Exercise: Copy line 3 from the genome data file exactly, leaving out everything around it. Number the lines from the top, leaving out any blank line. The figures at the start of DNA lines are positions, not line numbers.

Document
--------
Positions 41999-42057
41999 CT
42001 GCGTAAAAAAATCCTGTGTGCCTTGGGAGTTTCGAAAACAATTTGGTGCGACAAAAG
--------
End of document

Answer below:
42001 GCGTAAAAAAATCCTGTGTGCCTTGGGAGTTTCGAAAACAATTTGGTGCGACAAAAG